Annals of Human Genetics

Y-chromosome biallelic polymorphisms and Native American population structure

M.-C.  BORTOLINI  a1 a2, F. M.  SALZANO  a1, C. H. D.  BAU  a1, Z.  LAYRISSE  a3, M. L.  PETZL-ERLER  a4, L. T.  TSUNETO  a4, K.  HILL  a5, A. M.  HURTADO  a5, D.  CASTRO-DE-GUERRA  a3, G.  BEDOYA  a6 and A.  RUIZ-LINARES  a2 a6 c1
a1 Departamento de Genética, Universidade Federal do Rio Grande do Sul, Porto Alegre, Brazil
a2 Galton Laboratory, Department of Biology, University College London, UK
a3 Instituto Venezolano de Investigaciones Cientificas, Caracas, Venezuela
a4 Departamento de Genética, Universidade Federal do Paraná, Curitiba, Brazil
a5 Department of Anthropology, University of New Mexico, Albuquerque, USA
a6 Laboratorio de Genética Molecular, Universidad de Antioquia, A.A. 1226 Medellín, Colombia


It has been proposed that women had a higher migration rate than men throughout human evolutionary history. However, in a recent study of South American natives using mtDNA restriction fragment polymorphisms and Y-chromosome microsatellites we failed to detect a significant difference in estimates of migration rates between the sexes. As the high mutation rate of microsatellites might affect estimates of population structure, we now examine biallelic polymorphisms in both mtDNA and the Y-chromosome. Analyses of these markers in Amerinds from North, Central and South America agree with our previous findings in not supporting a higher migration rate for women in these populations. Furthermore, they underline the importance of genetic drift in the evolution of Amerinds and suggest the existence of a North to South gradient of increasing drift in the Americas.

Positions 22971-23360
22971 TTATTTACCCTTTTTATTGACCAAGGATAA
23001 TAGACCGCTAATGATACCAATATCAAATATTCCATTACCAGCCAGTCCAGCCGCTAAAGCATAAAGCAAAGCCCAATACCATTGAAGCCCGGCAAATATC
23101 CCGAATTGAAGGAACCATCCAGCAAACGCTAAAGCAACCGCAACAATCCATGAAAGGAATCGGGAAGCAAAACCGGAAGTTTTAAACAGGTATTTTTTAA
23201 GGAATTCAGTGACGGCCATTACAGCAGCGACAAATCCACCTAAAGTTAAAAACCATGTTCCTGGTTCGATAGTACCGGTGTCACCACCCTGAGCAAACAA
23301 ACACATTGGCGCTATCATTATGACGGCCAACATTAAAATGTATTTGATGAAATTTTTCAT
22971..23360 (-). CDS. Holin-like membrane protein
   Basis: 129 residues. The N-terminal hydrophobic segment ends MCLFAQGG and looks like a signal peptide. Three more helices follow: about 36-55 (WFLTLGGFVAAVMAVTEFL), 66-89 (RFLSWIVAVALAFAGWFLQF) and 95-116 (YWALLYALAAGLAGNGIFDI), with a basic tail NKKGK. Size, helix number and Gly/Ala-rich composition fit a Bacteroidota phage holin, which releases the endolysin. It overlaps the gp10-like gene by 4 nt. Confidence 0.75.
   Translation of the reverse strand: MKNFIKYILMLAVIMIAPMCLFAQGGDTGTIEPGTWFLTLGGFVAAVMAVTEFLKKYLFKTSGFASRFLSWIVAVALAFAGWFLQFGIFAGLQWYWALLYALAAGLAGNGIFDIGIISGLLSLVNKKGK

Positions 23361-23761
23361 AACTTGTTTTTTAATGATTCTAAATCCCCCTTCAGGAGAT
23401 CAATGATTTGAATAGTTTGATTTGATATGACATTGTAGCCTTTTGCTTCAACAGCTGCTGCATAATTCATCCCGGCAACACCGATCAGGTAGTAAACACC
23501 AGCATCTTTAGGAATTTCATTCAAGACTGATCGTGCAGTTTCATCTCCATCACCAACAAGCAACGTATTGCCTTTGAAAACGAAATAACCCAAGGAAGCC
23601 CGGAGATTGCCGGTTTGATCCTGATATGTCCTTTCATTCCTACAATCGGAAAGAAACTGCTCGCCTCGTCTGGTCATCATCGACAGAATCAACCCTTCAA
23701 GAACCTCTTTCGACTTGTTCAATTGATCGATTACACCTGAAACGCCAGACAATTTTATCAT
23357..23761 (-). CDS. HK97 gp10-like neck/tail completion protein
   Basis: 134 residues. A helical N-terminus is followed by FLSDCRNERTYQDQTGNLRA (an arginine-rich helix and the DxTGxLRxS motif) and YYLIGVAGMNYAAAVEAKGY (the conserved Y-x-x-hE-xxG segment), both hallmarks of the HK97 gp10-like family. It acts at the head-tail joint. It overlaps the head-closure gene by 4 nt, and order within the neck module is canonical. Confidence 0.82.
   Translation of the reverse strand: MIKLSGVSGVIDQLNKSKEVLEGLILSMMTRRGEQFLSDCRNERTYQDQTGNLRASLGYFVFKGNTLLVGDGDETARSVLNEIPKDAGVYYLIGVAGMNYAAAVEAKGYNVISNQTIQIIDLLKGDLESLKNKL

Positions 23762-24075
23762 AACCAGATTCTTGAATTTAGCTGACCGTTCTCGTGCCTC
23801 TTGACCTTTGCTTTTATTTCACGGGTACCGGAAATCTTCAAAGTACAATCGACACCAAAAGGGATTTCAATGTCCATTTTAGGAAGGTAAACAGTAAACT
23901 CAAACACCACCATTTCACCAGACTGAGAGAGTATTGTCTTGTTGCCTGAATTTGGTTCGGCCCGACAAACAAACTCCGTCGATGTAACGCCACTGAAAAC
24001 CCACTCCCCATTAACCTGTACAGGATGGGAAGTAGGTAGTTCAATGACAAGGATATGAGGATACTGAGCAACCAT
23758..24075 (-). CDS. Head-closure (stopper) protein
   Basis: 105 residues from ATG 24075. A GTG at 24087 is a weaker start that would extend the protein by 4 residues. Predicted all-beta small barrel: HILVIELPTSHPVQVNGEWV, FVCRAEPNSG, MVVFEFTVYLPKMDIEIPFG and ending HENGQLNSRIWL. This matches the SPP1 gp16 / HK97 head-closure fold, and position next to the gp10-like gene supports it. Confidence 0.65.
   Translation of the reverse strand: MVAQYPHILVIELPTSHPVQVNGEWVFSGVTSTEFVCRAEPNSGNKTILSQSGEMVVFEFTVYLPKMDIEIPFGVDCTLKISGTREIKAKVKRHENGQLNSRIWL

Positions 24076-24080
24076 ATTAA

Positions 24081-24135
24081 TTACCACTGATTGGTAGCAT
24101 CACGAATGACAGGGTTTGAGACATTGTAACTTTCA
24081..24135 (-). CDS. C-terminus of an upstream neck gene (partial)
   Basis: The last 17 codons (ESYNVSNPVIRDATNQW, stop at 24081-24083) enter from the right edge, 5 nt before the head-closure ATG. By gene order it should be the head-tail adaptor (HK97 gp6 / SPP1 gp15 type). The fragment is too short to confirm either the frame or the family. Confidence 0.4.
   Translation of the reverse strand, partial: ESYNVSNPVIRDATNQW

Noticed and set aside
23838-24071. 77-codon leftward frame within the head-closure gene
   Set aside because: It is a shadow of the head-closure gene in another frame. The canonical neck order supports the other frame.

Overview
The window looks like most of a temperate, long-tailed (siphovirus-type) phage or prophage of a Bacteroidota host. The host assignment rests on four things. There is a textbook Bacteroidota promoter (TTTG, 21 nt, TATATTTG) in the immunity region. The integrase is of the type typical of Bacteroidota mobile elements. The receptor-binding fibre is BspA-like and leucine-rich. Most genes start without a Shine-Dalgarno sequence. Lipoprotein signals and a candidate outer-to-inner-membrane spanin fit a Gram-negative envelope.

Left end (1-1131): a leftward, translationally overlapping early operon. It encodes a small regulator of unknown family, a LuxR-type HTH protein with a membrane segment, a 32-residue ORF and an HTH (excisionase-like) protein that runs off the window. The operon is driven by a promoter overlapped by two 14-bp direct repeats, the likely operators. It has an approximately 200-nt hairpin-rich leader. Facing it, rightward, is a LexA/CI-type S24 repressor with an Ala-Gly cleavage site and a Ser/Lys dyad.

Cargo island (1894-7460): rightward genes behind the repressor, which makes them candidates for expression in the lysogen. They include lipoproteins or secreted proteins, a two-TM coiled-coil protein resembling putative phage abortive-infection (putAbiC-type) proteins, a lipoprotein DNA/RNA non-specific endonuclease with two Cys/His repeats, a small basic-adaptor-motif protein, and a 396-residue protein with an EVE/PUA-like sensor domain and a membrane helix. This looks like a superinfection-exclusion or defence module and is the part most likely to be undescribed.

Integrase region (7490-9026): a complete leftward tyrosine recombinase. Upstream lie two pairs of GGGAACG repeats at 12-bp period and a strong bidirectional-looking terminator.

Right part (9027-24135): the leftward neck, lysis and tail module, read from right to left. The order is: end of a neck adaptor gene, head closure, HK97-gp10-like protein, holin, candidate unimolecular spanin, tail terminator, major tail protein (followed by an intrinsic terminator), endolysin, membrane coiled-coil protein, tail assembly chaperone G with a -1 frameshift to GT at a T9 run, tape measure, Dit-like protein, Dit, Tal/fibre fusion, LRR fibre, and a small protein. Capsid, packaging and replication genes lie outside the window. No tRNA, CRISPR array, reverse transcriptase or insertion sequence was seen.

(Received August 31 2001)
(Accepted April 30 2002)

c1 Correspondence: Andres Ruiz-Linares, Department of Biology (Wolfson House), University College London, 4 Stephenson Way, London NW1 2HE, UK. Tel/Fax: +44 (0)20 7679 5049/7383 2048. E-mail: